We signed up for beginner sessions at the pool a few weeks ago, and then the lessons began this past Monday. There we all stood, a bevy of parents, grandparents, and swimsuit-clad kids of all ages. The perky, tanned lifeguards called out names and got everyone into the proper groupings, and the guardians and younger siblings made their way to spots in the grass or shade, where we plunked down to observe the swimmers-in-training.
It's funny how you can bury a memory, and then years later it all comes back with unsettling clarity. It's the swimming lessons' fault. My kid hates them. He needs them, I know. It is essential that he learn to swim. Crucial. Absolutely a must. But it's not fun. Not yet, anyway.
I didn't fully recollect how much I, too, used to hate swimming lessons until the second day of this week, when my sweet son pleaded silently with me from the pool, his face distorted by the telltale pre-cry grimace. I spoke to him over the fence, as close as I was permitted to get. He had to be tough, I said; he just needed to do his best. It was okay if it wasn't perfect. It would get easier. Etc. Etc. In vain. He heard not a word through his misery. I gave up after a minute and returned, guilt-stricken, to my safe spot in the shade.
The next day, I stayed farther away. When he looked my way repeatedly, I looked down at the notebook in my hands, adding imaginary items to my grocery list so he knew without a doubt that I wouldn't save him and let him out of the lesson commitment. This morning, after he'd played the tears card in the car before the lesson began, I went farther; I sat behind a huge mountain of a man after my son entered the pool, thus totally obliterating the kid's view of me. He seemed to give up after a bit, according to a classmate's grandpa who was keeping watch as he sat next to me, and by the end of class my boy was actually trying to retrieve a ring from under water. This is big for us, believe me. Ring retrieval is an enormous step.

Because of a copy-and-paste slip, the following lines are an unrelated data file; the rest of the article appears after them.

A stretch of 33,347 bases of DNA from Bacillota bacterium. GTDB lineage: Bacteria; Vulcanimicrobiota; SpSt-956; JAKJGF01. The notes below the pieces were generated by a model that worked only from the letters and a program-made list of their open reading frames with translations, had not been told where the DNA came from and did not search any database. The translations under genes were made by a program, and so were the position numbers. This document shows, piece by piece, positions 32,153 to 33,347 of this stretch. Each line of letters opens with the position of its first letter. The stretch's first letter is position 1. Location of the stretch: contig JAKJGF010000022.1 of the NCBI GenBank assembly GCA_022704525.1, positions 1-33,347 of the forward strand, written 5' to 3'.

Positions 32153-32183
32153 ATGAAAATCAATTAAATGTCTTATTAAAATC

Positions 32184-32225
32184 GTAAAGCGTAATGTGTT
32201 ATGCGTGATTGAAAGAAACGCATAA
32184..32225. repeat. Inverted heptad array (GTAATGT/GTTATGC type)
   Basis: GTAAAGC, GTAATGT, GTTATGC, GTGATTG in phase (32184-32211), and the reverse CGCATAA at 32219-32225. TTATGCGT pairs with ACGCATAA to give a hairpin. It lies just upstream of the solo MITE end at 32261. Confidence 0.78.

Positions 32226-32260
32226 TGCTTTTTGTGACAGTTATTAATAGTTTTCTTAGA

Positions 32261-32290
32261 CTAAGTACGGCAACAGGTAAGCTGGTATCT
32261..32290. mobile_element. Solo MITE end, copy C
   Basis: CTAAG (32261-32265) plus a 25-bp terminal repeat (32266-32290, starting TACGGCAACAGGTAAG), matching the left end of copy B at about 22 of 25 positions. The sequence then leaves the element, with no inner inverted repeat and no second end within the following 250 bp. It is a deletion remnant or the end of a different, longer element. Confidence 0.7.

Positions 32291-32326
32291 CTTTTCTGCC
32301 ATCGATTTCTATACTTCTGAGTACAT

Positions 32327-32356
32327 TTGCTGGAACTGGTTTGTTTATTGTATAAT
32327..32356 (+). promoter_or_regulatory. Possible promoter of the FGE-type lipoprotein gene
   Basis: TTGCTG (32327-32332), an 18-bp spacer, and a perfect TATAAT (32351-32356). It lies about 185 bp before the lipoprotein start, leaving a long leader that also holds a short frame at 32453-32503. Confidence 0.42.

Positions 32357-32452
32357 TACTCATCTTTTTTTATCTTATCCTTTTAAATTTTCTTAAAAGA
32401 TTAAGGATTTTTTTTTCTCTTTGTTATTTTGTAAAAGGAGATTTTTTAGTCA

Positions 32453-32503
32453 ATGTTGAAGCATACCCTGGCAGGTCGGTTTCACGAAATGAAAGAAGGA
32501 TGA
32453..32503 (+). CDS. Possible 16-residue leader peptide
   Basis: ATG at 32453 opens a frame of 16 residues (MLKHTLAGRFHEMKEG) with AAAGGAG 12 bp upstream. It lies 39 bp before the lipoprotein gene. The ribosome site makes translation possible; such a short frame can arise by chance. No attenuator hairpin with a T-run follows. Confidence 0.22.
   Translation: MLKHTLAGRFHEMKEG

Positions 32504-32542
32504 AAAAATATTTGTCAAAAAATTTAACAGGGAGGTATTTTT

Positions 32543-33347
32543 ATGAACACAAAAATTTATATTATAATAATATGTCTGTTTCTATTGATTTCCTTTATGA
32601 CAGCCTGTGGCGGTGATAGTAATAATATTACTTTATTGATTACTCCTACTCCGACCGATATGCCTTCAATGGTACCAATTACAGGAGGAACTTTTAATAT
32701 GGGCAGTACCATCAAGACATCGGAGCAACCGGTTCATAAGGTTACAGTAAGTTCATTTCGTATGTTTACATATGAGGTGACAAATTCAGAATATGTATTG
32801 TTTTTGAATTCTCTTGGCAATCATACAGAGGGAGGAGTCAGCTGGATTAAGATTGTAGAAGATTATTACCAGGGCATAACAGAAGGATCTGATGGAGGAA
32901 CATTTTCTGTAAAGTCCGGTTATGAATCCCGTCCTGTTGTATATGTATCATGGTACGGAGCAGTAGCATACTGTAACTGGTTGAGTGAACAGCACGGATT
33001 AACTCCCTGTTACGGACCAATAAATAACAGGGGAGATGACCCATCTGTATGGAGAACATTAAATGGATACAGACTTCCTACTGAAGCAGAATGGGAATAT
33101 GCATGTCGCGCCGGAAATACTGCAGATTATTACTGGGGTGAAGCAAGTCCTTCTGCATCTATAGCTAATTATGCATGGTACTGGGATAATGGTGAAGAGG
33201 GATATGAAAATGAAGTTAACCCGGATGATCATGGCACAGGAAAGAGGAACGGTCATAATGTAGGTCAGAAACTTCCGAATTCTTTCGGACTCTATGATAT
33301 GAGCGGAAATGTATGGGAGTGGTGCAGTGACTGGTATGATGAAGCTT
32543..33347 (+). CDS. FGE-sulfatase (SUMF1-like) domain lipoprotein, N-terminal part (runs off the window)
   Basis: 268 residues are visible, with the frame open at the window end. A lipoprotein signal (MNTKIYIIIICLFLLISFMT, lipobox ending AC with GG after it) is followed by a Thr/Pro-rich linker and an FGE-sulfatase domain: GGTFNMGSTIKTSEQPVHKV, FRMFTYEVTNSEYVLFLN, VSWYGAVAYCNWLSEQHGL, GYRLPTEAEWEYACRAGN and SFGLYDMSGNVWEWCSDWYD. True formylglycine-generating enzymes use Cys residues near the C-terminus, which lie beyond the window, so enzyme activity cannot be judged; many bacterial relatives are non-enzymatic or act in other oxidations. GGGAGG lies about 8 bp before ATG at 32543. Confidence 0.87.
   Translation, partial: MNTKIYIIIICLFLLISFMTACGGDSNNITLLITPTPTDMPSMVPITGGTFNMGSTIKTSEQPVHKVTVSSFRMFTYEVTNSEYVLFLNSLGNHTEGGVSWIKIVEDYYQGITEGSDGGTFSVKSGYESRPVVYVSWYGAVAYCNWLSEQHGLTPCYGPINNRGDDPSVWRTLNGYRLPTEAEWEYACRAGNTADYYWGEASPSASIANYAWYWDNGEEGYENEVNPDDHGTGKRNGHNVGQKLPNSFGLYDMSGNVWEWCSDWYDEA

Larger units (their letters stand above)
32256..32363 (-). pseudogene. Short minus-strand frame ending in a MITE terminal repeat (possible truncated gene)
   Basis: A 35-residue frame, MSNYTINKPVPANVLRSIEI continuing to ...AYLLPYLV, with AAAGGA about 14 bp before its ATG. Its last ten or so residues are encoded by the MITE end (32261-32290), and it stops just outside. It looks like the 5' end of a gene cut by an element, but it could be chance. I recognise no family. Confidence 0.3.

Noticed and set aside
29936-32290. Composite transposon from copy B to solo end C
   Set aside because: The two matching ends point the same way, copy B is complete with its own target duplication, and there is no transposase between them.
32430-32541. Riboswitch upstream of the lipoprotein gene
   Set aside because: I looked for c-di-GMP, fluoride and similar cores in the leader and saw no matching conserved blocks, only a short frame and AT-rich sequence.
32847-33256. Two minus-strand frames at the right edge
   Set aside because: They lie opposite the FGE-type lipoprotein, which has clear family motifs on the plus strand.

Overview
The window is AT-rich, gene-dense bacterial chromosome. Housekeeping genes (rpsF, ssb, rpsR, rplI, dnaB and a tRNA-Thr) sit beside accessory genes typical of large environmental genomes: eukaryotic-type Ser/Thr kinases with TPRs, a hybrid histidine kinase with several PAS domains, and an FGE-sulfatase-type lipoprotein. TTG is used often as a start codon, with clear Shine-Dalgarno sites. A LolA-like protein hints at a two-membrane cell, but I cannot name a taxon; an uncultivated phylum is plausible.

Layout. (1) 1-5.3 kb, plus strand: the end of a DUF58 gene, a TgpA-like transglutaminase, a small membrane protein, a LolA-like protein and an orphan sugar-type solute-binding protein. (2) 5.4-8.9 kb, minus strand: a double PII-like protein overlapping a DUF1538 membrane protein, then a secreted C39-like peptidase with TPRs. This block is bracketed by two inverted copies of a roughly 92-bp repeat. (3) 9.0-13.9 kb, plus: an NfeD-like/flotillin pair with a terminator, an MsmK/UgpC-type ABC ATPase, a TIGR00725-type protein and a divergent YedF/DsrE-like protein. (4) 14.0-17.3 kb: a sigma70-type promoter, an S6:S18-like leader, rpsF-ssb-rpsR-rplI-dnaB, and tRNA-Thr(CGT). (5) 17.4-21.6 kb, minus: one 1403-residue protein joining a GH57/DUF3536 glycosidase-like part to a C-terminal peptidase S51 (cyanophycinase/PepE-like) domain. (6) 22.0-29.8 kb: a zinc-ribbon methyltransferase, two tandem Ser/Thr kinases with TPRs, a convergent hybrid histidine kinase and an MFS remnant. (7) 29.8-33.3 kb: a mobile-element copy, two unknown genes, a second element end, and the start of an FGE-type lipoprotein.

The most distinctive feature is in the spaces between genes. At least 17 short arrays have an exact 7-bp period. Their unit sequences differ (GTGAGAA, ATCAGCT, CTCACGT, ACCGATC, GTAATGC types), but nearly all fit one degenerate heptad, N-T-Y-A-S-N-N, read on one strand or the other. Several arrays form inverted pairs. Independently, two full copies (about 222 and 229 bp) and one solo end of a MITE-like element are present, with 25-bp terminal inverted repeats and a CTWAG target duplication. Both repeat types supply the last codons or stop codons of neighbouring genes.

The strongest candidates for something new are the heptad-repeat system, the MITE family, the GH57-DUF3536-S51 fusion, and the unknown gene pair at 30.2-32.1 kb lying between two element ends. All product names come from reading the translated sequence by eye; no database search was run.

Now, we have a few days off from lessons, and I pray that his ring-seeking moment of bravery will not be forgotten over the long weekend. The point of this post, though, is not how my boy hates swimming; it's the fact that my vicarious suffering has brought back to me memories of my own early days at the "big pool." The sad truth is that I recognized that dripping, grimacing face of his, and it was my face. From many years back.
My teacher was not a cute, brown-skinned teenager. My teacher was Miss Betty. She was ancient to us kids, but old even by the standards of most adults. Her hair was frizzy and white, and when she instructed the older kids and was submerged, I'm pretty certain she wore an old rubbery swim-cap. Her requisite blue suit was stretched over her doughy flesh, and I don't recall that she was actually tanned even though she had reportedly life-guarded since birth; she must have been an advocate of sunscreen even back in the day. Or, her weary pigment had just given up.
Miss Betty had about as many soft, fuzzy edges as a box. Her voice was not an encouraging coo—it was more of a bark. She had no tolerance for fear, and she accepted no excuses. When she said blow bubbles, by God you blew bubbles. Even if you filled the pool with snot as you wept openly. There we stood, a row of horrified 6-year-olds, our blue lips quivering (the lessons always happened in the morning, early in the summer when the water was still barely 75 degrees), and Betty made us blow, and float, and kick until we could barely move our frozen limbs.
For many of us not raised near a ready supply of deep water, the idea of putting your face under water it not appealing. The very sensation of water rushing around one's head, up one's nose, into one's ears is pretty frightening. Doing this under duress while a crabby old lady hollers at your from above the water's surface or, worse yet, "helps" you to do these things, is pretty traumatizing. At several points my terrified, oxygen-deprived young brain was convinced that Betty would let me drown. She never did.
In fact, not only did she manage to pass me on to the next level, turtle-floating and bubble-blowing in adequate fashion, but she also delivered artificial respiration successfully to an infant a few years later, thus saving a baby from drowning. She may not have been heavy on charm, but she knew her stuff, that Betty.
So, I know there is hope for my boy. I can still side-stroke myself to safety these days thanks to her Betty's stubborn efforts, and I do go under the surface willingly, not just when forced to do so. But my heart breaks a little when I imagine the thoughts that must be going through my little guy's head. I keep reassuring him that the guards know what they're doing, that they all started out the same way that he is starting, the same way that I started. It does get easier. I can't assure him that it will ever be easy—that might be a lie. But easier? Yes.
Happily, I can still say with certainty that Dory was right: "Just keep swimming." I just wish we could skip this part of the learning experience.